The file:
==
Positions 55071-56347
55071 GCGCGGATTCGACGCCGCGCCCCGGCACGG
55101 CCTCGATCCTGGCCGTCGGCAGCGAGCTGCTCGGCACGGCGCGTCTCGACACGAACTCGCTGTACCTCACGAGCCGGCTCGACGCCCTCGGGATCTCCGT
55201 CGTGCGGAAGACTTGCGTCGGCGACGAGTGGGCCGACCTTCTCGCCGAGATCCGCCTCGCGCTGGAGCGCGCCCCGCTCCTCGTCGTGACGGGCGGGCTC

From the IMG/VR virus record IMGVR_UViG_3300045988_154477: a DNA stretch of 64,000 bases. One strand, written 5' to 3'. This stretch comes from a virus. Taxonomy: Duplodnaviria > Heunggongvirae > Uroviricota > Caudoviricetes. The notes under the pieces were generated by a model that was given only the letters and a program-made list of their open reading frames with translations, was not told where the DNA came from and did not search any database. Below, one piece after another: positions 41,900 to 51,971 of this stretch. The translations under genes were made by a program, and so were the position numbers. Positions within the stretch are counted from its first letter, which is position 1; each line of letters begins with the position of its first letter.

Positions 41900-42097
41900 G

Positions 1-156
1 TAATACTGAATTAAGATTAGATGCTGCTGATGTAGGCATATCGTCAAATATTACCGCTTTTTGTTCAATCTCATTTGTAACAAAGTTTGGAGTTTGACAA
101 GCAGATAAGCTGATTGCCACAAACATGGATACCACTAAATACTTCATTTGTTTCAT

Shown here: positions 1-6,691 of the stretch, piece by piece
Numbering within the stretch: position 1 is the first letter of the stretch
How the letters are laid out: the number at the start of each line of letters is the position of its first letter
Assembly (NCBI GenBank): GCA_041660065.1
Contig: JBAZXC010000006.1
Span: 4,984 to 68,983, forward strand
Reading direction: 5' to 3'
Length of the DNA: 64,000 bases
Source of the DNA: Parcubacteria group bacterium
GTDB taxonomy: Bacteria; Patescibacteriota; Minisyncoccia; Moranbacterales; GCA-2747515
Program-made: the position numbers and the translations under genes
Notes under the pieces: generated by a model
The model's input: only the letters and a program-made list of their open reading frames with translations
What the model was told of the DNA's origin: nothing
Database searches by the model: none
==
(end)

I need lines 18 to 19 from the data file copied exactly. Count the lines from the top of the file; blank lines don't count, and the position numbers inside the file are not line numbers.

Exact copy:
Length of the DNA: 64,000 bases
Source of the DNA: Parcubacteria group bacterium